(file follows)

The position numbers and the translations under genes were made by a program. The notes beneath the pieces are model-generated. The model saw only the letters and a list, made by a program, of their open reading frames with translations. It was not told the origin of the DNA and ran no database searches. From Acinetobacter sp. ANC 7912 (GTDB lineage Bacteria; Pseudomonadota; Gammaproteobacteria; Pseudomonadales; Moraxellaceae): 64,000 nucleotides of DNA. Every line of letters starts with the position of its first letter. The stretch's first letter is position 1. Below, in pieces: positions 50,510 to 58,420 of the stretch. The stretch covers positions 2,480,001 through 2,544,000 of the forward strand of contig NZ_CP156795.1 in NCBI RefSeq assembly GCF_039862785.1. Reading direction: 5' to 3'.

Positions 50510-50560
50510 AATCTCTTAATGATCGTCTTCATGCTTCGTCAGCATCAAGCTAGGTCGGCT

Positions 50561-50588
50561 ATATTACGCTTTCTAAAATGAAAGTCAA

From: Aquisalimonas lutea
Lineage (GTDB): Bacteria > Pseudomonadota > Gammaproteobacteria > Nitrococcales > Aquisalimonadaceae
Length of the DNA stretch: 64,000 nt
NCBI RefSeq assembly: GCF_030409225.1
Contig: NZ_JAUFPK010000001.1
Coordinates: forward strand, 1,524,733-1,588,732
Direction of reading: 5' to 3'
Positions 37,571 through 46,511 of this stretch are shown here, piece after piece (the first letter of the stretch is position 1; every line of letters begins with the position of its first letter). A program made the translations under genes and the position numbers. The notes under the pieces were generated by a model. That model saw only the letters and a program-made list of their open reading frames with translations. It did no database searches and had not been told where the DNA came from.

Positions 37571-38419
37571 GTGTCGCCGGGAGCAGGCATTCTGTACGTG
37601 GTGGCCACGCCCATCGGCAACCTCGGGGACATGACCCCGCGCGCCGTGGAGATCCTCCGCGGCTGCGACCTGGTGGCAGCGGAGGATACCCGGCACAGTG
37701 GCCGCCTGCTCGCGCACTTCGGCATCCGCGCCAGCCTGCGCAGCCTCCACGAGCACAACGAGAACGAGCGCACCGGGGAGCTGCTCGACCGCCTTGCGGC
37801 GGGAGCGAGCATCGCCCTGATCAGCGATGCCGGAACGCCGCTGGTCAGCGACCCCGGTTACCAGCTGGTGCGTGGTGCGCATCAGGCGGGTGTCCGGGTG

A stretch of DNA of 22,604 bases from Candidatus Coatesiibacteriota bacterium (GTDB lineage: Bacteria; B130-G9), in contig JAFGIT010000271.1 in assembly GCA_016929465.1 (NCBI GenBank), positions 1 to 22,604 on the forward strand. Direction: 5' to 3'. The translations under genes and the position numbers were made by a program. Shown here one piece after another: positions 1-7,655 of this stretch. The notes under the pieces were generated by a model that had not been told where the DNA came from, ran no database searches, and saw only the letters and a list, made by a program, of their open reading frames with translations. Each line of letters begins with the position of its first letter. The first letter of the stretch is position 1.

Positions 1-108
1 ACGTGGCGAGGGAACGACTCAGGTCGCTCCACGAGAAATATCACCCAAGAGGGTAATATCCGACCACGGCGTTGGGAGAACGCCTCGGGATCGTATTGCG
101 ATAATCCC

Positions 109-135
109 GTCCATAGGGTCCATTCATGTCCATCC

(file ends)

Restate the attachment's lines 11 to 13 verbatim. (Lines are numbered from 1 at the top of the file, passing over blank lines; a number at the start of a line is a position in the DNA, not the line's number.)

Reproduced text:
Coordinates: forward strand, 1,524,733-1,588,732
Direction of reading: 5' to 3'
Positions 37,571 through 46,511 of this stretch are shown here, piece after piece (the first letter of the stretch is position 1; every line of letters begins with the position of its first letter). A program made the translations under genes and the position numbers. The notes under the pieces were generated by a model. That model saw only the letters and a program-made list of their open reading frames with translations. It did no database searches and had not been told where the DNA came from.